“That little guy had more courage per ounce than any ballplayer I ever saw. You didn’t need a relief pitcher when he pitched. If he had a one-run lead going into the seventh or eighth inning, the ball game was over.”–former White Sox GM Frank “Trader” Lane.
Mark Liptak: Billy, you were born and raised in Detroit. How did your involvement with baseball begin?
Billy Pierce: Like with most kids in those days we played in the schoolyards, played in the alley, played all the time. Nothing was organized, we just played. The old clichés are true: When we broke a bat, we’d nail it back together. When the ball blew apart, we’d wrap tape around it and keep playing, even though the ball looked like a football. We’d play wherever we could. If we couldn’t play baseball, we’d play softball. We just had fun playing. It wasn’t until I was 13 or 14 that I finally played on an organized team.
When did you realize you were good and could perhaps play at the pro level?
Playing in the pros never entered my mind. I played a lot, and was pretty good. You know how when kids get together and play, they choose up sides? I was always one of the first kids picked. I was a first baseman when I was 14, and the kid who was a pitcher on our team left and went to another club because they had better-looking uniforms. We were only about a week from starting play in our league and I threw hard, so I became the pitcher.
I was wild in those days! When I was in high school the scouts came around to see me, but I wanted to be a doctor. My dad was a pharmacist and I took a lot of classes to get ready for medical school. I had a scholarship, but I thought I’d try to play for two or three years and if it didn’t work out I’d use the scholarship and go back to school.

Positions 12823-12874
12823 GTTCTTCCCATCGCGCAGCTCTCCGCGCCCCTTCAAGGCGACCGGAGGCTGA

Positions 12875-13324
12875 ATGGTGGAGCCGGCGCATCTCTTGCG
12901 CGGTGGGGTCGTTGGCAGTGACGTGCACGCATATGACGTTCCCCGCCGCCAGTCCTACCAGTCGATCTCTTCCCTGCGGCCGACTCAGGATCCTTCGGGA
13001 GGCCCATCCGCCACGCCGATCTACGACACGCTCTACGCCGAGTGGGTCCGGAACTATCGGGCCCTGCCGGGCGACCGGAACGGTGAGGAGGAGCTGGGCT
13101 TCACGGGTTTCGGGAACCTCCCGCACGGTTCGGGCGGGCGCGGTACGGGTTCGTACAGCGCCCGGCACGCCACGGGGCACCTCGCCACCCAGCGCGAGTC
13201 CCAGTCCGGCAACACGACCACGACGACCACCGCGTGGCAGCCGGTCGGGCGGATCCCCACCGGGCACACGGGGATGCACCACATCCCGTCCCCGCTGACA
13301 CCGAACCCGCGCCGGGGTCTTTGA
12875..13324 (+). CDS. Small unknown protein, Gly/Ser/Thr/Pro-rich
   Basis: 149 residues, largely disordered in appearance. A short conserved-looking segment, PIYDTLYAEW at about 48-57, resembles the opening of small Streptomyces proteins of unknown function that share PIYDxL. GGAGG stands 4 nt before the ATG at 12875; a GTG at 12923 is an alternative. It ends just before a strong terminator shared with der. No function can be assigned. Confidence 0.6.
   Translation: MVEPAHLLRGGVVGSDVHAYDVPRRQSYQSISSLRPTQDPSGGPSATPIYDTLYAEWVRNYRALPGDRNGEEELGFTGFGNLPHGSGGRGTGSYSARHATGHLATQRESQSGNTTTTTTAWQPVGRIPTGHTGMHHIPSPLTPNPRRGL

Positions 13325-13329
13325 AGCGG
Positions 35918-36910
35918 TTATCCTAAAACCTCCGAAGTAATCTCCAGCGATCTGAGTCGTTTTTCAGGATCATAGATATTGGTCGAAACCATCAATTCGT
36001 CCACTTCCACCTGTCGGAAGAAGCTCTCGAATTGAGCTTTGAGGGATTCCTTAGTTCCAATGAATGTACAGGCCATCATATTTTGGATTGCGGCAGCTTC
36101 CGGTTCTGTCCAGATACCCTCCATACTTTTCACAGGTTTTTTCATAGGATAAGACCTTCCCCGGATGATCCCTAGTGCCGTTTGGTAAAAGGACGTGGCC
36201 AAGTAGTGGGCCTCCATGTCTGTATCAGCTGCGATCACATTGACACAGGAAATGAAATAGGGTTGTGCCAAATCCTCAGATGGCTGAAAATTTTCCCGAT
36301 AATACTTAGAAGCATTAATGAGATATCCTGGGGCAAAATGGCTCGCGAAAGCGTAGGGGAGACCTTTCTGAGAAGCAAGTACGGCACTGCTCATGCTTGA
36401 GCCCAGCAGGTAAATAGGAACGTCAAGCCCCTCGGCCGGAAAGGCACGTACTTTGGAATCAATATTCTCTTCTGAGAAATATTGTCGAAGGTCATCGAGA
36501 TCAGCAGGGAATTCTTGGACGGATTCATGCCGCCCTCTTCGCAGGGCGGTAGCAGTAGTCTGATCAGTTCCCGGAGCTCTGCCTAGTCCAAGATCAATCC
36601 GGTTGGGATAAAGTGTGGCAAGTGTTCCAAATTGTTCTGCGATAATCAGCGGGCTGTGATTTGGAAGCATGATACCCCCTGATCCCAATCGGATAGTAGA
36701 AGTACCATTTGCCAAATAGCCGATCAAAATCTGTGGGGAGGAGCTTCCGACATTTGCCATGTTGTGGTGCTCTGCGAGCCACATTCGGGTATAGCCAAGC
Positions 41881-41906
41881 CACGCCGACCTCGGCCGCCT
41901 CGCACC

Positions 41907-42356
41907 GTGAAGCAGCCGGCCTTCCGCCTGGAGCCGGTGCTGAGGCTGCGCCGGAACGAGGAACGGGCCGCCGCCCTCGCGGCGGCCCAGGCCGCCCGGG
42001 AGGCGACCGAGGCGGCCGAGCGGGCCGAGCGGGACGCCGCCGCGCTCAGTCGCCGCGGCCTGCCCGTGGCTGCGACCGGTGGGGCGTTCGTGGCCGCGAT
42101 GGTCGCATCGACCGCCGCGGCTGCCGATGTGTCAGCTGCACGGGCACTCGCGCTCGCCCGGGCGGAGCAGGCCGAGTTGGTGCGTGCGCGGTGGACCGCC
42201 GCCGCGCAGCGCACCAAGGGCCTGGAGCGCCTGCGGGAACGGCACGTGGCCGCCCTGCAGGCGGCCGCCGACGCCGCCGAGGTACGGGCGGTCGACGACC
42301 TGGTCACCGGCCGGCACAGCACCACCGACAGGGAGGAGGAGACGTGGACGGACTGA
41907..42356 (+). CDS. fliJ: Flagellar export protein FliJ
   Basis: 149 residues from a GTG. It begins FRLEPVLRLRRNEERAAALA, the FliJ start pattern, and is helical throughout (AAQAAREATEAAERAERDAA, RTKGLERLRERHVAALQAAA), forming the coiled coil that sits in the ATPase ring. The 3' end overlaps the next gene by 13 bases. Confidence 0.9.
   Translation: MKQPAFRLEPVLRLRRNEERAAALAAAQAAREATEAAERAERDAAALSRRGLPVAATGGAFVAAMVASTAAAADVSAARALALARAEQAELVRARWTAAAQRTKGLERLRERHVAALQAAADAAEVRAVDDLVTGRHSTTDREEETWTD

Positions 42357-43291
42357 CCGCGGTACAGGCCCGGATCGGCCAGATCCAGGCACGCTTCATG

You only spent a few years in the minors, and suddenly you were a hometown kid playing for the hometown team. How did it feel the first time you pitched in the big leagues?
It was very exciting. It was in Boston, I’ll never forget it. I was 18 years old. The bullpen in those days was a long way away from the mound, and as I walked in our right fielder, center fielder and second baseman were shouting encouragement to me as I passed them. In those days, the veterans weren’t that hard on us rookies. [Pierce made his debut on June 1, 1945. He threw 3 ⅓ innings, allowing only one hit with four strikeouts. His catcher was his future manager, Paul Richards.]
You spent two years with the Tigers, and then on Nov. 10, 1948 you were traded to the White Sox for catcher Aaron Robinson. How did you hear about it and how did you feel?
I was at my girlfriend’s house, she’s now my wife, and we heard it over the radio. A DJ came on with a sports bulletin that said I was traded to Chicago. I wasn’t very happy about it, because it was just in the paper about two weeks before that the Tigers were going to rebuild and give all of us kids a chance to play. I did not want to go to either Chicago or Philadelphia. It’s not that I didn’t like Chicago, but in those days the stockyards were going full force and when you played in Comiskey Park, especially at night, the smell was unbelievable! It turned out to be a great break for me … the Sox had lost like a hundred games the year before and they were going to give everybody a chance.